You can explore her life further and stream the documentary and web exclusives at wttw.com/wells.
Slavery By Another Name
Discover the little-known story of the labor practices and laws that effectively created a new form of slavery in the South that persisted into the 20th century in a documentary narrated by Laurence Fishburne.
American Experience — The Murder of Emmett Till
In 1955, a Black boy was lynched in Mississippi after being accused of offending a white woman.
The Voodoo of Hell's Half Acre: A Blues Poetry Opera
This opera honors the art and legacy of world-renowned author, essayist, and poet Richard Wright, a Chicagoan. He was among millions of African Americans who trekked northward during the historic first Great Migration out of southern U.S. cities. The opera's main title is derived from a short story Wright published at age 15.
Through the Banks of the Red Cedar
A look at how the first fully integrated college football team in America changed the game forever.
Beyond the Baton: A Conductor's Journey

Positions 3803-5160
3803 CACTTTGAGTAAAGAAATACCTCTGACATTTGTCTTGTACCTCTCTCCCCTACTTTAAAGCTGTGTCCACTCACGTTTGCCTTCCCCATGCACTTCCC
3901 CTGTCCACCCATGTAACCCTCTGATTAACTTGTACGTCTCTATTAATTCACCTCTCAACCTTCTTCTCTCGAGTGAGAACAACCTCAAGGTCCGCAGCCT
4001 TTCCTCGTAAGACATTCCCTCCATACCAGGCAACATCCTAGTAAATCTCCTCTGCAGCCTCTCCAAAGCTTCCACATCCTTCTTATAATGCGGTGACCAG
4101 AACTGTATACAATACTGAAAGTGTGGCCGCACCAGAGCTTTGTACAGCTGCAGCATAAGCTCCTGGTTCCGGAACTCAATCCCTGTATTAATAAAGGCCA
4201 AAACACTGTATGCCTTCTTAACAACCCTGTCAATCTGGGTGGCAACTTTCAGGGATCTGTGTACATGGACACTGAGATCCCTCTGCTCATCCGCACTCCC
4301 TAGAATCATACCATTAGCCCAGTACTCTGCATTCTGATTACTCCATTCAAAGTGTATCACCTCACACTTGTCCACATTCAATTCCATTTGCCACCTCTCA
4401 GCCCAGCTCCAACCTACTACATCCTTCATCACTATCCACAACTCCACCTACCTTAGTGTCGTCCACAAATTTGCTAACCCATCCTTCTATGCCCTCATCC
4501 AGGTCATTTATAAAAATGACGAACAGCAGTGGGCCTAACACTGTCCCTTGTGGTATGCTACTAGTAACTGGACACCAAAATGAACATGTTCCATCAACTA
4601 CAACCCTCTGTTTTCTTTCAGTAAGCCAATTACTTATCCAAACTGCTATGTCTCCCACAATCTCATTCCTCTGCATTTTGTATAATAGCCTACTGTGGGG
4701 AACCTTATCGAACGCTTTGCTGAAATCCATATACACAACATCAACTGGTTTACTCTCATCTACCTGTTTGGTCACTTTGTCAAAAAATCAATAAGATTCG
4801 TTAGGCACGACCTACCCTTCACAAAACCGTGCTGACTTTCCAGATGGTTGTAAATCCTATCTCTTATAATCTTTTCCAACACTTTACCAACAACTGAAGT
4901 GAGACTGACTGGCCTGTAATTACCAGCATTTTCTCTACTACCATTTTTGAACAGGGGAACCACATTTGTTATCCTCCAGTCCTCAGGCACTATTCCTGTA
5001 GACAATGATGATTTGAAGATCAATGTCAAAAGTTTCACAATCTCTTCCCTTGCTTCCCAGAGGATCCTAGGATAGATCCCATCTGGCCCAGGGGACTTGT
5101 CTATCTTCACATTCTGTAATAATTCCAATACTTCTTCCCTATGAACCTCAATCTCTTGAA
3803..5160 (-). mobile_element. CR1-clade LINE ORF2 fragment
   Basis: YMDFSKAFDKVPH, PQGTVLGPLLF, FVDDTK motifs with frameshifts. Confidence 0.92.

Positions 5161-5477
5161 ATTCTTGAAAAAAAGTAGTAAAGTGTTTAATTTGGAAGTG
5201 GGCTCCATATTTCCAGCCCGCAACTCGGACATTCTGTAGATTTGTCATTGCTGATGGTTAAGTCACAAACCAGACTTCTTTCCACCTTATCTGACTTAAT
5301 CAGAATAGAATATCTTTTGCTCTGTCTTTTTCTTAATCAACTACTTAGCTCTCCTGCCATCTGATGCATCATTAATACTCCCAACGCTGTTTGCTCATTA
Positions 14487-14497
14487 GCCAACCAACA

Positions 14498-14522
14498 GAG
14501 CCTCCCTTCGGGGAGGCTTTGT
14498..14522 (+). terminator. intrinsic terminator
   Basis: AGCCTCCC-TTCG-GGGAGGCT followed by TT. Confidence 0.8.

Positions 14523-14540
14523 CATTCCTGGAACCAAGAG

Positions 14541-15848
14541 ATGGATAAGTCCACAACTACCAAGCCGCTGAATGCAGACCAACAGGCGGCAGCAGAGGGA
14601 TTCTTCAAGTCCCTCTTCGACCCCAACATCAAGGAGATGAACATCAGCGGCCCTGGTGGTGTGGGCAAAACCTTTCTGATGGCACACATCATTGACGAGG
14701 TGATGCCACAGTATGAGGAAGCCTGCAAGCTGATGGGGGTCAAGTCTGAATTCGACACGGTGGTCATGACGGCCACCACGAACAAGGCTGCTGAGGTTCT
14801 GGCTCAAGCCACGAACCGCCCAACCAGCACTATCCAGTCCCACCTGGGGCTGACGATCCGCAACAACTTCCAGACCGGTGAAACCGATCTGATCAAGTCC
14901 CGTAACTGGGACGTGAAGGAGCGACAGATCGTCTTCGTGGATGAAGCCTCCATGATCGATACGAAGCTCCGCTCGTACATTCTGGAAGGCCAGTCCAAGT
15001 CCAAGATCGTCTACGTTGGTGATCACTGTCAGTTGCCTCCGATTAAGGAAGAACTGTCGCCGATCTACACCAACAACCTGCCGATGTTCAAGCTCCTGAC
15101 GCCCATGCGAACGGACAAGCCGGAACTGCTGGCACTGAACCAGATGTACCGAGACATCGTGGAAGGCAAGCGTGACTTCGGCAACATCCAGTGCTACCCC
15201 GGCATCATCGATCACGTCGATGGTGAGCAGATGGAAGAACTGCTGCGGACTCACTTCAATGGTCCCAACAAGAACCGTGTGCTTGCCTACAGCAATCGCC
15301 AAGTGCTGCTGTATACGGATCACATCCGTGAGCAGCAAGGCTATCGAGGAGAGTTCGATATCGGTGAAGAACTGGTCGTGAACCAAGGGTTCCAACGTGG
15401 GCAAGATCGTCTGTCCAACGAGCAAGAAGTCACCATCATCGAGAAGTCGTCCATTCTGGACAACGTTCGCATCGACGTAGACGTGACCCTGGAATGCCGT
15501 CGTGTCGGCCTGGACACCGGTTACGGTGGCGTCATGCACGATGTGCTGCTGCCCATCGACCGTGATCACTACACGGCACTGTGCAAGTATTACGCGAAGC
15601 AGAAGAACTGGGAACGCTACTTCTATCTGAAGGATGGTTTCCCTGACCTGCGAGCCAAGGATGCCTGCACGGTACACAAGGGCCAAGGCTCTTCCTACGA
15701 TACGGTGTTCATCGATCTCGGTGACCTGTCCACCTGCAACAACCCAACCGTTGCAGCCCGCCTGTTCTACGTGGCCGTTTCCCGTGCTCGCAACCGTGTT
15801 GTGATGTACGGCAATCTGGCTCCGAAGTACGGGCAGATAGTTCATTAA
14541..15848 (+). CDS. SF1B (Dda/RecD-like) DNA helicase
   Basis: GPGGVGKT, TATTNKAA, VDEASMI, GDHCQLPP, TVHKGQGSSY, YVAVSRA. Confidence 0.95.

Born to a single mother on welfare, Thomas Wilkins grew up to become one of the few African American conductors leading a major orchestra, the celebrated Omaha Symphony.
Fat Boy: The Billy Stewart Show
The life and career of one of the most popular rhythm and blues singers of the 1960s are chronicled.
Walk Together Children: The 150th Anniversary of the Fisk Jubilee Singers
Dr. Paul T. Kwami and the current singers explore the stories of the world-renowned ensemble's original nine members and reflect on their roles as students and preservers of the group’s legacy. Directed by Jon Royal in collaboration with Dr. Kwami, the performance film is produced by Tennessee Performing Arts Center.
You can stream the documentary any time.
Boss: The Black Experience in Business
Learn about the untold story of African American entrepreneurship, where skill, industriousness, ingenuity, and sheer courage in the face of overwhelming odds provide the backbone of this nation's economic and social growth.
American Masters — Buddy Guy
Dive into the career of the legendary blues guitarist, a pioneer of Chicago’s West Side sound and major influence on rock titans like Jimi Hendrix and Eric Clapton.
Independent Lens — Mr. Soul!
Celebrate Soul!, the public television variety show that shared Black culture with the nation. Ellis Haizlip developed Soul! in 1968 as one of the first platforms to promote the vibrancy of the Black Arts Movement. Its impact continues to this day.
Fannie Lou Hamer's America: An America ReFramed Special
Explore and celebrate the life of a fearless Mississippi sharecropper-turned-human-rights-activist and the injustices in America that made her work essential.